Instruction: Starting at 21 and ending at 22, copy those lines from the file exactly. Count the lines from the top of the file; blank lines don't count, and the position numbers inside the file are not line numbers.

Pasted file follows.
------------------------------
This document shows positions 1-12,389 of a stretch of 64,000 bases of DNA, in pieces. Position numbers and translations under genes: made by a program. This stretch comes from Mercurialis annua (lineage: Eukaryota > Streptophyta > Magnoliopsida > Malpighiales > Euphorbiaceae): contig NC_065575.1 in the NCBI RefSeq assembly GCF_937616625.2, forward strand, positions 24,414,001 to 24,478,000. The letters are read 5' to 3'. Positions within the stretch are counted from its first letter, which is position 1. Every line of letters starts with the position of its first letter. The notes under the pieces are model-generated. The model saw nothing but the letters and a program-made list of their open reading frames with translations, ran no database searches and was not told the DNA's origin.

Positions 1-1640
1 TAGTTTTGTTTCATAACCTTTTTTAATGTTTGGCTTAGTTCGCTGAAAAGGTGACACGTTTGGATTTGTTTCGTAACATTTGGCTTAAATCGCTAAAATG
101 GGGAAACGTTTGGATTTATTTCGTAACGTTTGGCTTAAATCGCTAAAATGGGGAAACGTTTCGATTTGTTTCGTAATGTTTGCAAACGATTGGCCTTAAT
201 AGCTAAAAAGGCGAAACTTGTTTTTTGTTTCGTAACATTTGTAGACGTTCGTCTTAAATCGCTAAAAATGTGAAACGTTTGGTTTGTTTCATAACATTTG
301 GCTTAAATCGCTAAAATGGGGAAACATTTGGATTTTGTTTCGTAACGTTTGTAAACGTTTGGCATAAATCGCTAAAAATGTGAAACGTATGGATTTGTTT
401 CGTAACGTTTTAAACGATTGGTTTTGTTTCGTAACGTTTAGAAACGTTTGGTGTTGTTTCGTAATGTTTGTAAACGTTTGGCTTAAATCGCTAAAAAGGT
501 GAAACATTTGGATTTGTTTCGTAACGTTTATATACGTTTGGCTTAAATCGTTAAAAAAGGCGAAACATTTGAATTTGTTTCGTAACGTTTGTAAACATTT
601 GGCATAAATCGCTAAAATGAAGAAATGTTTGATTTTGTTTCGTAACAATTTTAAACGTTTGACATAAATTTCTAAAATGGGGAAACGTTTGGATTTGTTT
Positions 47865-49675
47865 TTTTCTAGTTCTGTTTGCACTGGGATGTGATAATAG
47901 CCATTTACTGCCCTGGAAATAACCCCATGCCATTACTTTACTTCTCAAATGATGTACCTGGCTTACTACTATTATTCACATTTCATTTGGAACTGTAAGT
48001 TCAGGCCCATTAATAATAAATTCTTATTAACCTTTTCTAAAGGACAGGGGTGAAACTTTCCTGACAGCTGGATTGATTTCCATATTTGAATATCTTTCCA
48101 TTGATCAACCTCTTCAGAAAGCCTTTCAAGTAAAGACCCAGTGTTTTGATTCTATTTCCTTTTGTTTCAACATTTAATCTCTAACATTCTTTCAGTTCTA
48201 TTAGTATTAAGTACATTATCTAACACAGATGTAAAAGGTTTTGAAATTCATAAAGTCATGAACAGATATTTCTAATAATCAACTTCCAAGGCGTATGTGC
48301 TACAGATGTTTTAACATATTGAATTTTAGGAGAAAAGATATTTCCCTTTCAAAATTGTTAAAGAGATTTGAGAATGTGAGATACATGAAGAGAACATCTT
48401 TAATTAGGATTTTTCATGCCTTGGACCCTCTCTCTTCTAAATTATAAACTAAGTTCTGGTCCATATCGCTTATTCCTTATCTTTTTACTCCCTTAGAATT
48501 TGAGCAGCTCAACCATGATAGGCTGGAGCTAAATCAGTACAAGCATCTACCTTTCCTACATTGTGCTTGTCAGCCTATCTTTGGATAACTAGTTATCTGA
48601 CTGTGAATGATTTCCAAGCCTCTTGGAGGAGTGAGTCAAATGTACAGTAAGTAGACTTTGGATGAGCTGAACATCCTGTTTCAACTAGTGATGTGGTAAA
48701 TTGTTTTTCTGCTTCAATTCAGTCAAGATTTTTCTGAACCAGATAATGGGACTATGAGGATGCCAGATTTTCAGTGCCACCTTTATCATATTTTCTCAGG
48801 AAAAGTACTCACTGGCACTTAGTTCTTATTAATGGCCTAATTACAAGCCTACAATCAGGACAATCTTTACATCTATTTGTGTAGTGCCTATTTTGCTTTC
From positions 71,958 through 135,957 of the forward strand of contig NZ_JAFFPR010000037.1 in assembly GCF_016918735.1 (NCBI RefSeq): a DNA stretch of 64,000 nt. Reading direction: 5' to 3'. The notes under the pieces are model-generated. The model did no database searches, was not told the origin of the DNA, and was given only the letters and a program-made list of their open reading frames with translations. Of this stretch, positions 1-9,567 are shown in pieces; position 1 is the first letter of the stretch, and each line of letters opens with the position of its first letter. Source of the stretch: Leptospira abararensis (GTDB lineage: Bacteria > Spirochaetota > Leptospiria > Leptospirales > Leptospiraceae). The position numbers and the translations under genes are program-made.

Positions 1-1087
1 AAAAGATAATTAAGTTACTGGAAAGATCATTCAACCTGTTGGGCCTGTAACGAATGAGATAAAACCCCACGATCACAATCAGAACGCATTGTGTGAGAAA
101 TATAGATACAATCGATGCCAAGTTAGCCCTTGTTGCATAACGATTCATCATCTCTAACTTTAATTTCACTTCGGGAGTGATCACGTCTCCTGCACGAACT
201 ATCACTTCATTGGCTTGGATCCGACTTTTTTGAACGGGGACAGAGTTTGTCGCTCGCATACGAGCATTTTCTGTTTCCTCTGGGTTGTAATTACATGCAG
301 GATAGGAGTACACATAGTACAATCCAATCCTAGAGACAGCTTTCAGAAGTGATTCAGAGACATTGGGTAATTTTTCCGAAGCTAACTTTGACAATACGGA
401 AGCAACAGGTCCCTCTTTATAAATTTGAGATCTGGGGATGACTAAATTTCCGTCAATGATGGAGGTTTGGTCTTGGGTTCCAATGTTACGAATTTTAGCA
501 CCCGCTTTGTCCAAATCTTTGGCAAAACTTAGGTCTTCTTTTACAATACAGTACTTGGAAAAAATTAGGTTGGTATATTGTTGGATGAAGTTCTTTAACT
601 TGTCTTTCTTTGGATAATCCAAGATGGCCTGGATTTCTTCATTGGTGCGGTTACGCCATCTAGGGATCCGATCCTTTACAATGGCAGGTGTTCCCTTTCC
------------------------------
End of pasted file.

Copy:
48801 AAAAGTACTCACTGGCACTTAGTTCTTATTAATGGCCTAATTACAAGCCTACAATCAGGACAATCTTTACATCTATTTGTGTAGTGCCTATTTTGCTTTC
From positions 71,958 through 135,957 of the forward strand of contig NZ_JAFFPR010000037.1 in assembly GCF_016918735.1 (NCBI RefSeq): a DNA stretch of 64,000 nt. Reading direction: 5' to 3'. The notes under the pieces are model-generated. The model did no database searches, was not told the origin of the DNA, and was given only the letters and a program-made list of their open reading frames with translations. Of this stretch, positions 1-9,567 are shown in pieces; position 1 is the first letter of the stretch, and each line of letters opens with the position of its first letter. Source of the stretch: Leptospira abararensis (GTDB lineage: Bacteria > Spirochaetota > Leptospiria > Leptospirales > Leptospiraceae). The position numbers and the translations under genes are program-made.